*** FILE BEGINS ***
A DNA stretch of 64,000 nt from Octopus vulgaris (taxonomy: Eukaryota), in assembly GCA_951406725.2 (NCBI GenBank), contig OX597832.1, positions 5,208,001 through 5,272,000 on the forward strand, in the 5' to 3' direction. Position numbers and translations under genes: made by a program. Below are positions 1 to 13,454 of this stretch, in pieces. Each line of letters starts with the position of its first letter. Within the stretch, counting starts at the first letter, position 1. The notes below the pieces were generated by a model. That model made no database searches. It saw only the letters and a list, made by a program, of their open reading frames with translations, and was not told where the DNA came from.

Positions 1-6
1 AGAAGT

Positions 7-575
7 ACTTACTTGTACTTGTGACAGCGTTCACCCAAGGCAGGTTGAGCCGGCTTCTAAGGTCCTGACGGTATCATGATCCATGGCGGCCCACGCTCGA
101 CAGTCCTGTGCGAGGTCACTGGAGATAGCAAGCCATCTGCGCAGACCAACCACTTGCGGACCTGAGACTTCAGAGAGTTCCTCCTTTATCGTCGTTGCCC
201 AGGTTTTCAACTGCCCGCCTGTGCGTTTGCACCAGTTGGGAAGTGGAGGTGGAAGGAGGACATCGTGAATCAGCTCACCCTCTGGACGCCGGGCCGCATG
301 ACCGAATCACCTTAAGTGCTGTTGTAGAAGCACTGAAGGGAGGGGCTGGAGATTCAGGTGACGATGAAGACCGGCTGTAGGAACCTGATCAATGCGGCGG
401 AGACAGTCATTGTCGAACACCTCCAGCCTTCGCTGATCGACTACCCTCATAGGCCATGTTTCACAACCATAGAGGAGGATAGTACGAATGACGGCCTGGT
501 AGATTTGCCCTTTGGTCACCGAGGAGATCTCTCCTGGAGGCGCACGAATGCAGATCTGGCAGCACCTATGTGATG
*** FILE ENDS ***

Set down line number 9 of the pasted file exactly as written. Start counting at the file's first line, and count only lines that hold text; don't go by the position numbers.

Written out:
401 AGACAGTCATTGTCGAACACCTCCAGCCTTCGCTGATCGACTACCCTCATAGGCCATGTTTCACAACCATAGAGGAGGATAGTACGAATGACGGCCTGGT